“All Day and Night” happens to also be the name of the band’s album. With the EP pressed on vinyl, there was something much more substantial to receiving the finished product in the mail. Carlos remembers, “I was high on it but more so at the fact that we were releasing it on vinyl. When the packages finally arrived I felt like a kid on Christmas. Listening to it all together as a band for the first time is something I won’t forget. It’s pretty cool our music is going to, hopefully, exceed us in terms of time and life.”

The band recently got back from a whirlwind three weeks of touring the West Coast. A GoFundMe was set up in order to raise money to get Dylan’s van in good enough shape to make it to Seattle and back. The four owls (and all of their equipment) loaded up into the van and began on their journey. “It only broke down once,” Josh jokes, “we got it fixed in a day so no interruptions on that end.” Traveling over 6,000 miles together was both an exciting and learning experience for the guys. They all can agree it is one they will never forget.

Now, that it’s all said and done, they are most thankful to be back in Corpus Christi where their family, friends, and fur babies reside. “It was an amazing experience,” Josh explains, “none of us had ever toured before so it was exciting getting to experience it with these guys I’ve known my whole life.”

Josh mentions the craziest thing to him, in regards to the tour, was how successful it actually turned out. Each of their shows on tour made more money than they had anticipated. “Not saying I didn’t believe in us,” Josh jokes, “ but a lot of these places we had never played before, so I didn’t expect them to be as packed as they were.” He reminisces on the positive reactions from each of the tour’s stops, and mentions that was probably the best part for him. “Playing to people who have never heard your music and seeing them dance and really digging it was just such an awesome feeling—nothing like it really.”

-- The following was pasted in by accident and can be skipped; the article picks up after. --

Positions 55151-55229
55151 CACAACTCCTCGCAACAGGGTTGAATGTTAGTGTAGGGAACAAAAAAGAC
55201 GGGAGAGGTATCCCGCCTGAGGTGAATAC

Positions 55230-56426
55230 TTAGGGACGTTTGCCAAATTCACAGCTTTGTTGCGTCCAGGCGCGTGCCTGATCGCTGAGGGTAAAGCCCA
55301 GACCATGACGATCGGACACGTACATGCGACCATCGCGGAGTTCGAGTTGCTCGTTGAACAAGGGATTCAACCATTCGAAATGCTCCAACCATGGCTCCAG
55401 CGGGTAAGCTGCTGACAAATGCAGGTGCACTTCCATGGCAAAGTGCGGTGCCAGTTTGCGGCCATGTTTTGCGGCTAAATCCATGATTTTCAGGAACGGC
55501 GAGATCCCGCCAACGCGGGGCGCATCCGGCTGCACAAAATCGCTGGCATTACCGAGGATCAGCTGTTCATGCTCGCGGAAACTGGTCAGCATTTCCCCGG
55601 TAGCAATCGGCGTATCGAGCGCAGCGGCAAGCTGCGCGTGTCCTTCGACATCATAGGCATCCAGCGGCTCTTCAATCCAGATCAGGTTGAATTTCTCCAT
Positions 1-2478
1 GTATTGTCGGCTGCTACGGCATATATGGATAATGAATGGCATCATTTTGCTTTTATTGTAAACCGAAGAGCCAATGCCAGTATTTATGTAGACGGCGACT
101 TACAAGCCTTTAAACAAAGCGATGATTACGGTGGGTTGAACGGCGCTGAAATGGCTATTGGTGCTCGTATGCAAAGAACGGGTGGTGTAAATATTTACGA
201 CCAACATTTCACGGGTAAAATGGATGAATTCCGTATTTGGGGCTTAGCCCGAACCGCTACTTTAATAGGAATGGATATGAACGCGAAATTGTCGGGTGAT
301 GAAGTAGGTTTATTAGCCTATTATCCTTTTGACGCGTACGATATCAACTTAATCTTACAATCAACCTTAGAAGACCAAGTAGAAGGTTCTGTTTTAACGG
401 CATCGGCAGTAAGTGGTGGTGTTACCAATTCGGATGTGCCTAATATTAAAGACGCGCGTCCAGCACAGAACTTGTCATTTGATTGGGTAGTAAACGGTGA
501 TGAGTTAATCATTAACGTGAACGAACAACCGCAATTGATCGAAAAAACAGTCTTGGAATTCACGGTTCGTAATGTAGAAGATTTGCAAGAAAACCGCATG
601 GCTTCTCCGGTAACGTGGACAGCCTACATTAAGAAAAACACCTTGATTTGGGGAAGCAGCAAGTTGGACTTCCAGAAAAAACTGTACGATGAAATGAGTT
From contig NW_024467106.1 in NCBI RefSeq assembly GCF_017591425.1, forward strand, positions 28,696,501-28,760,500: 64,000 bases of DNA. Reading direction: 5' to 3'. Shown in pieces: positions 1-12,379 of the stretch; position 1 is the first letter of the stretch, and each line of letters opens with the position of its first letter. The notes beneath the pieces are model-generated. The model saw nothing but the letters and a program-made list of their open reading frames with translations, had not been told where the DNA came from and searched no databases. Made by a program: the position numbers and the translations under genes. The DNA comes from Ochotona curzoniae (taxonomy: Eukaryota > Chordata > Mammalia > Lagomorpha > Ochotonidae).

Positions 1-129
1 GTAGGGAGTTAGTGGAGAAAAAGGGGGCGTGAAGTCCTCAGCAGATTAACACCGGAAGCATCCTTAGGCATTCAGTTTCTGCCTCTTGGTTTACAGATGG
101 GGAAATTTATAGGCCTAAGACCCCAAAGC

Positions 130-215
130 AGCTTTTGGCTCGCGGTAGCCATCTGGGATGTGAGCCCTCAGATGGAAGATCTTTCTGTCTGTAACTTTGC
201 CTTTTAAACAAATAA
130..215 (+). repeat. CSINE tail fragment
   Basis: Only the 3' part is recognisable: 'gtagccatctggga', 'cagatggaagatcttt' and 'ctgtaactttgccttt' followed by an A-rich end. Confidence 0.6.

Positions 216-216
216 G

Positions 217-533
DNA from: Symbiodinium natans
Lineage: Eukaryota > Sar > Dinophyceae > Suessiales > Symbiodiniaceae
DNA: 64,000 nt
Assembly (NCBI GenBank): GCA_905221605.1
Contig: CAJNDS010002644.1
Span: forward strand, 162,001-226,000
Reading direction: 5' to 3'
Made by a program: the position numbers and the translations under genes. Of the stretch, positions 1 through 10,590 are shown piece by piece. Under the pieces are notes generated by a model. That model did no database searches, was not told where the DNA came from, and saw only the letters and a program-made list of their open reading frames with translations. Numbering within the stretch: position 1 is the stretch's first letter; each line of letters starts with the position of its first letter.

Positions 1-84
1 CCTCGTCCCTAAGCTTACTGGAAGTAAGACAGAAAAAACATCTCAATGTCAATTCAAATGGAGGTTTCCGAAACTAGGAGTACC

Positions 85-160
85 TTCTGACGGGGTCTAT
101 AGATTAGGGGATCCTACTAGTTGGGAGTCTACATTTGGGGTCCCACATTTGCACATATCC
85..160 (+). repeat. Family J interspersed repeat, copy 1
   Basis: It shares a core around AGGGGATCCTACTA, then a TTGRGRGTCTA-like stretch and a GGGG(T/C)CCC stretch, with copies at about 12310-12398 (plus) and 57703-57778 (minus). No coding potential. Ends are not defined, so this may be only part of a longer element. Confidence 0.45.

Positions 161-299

While each member will always remember the journey, they each came out of the experience with a little something special. “Words can’t really do justice to the journey we embarked on and the memories we created in those three weeks together,” Jesse mentions. “The best way to put it, in my opinion, is like a rollercoaster ride. You anticipate it so much until the tour actually begins, once you’re on it there’s a lot of things happening, ups and downs, good times, bad times, and sometimes it may feel like it’s never going to end and you may want to get off. Yet, once it’s over, it seems as if things flew by faster than you thought and you can’t wait to go back and do it all over again.”

Dylan took away that it is always important to be ready for whatever may be thrown at you. “We had a lot of bumps along the way, but those bumps made for some really great stories,” he says. Josh learned about the type of brotherhood that comes from confined spaces. “I learned about these guys. You think you know someone, but you truly don’t until you’re surrounded by them, and only them, for almost a month,” Josh explains, “I can’t lie and say it was all nice and fun, but we really learned how to deal with one another and I think we all matured from that. I mean all we had on the road was each other so we just got a lot closer with one another which was great. I’ve always considered those guys brothers, but we reached a new level of brotherhood on tour.”

As for future plans, The Blind Owls are planning a few shows at Vino Mio Social Club in September and October, trying to rest up before their next EP release, tour, and trip to Boston. “We have already finished up our next EP so we are just keeping it in the vault until further notice,” Carlos mentions, “we have a million unreleased songs no one has heard, but we’re still always writing. We don’t have much shows lined up currently, we’re trying to have some downtime between shows. In a few months time, we’ll start booking for our next tour again.”

The band enjoys their time in Corpus Christi much like the rest of us mere mortals, surrounded by friends and family. For now we remain excited to see where their music takes them and the city we love.

For more information on where to find The Blind Owls next visit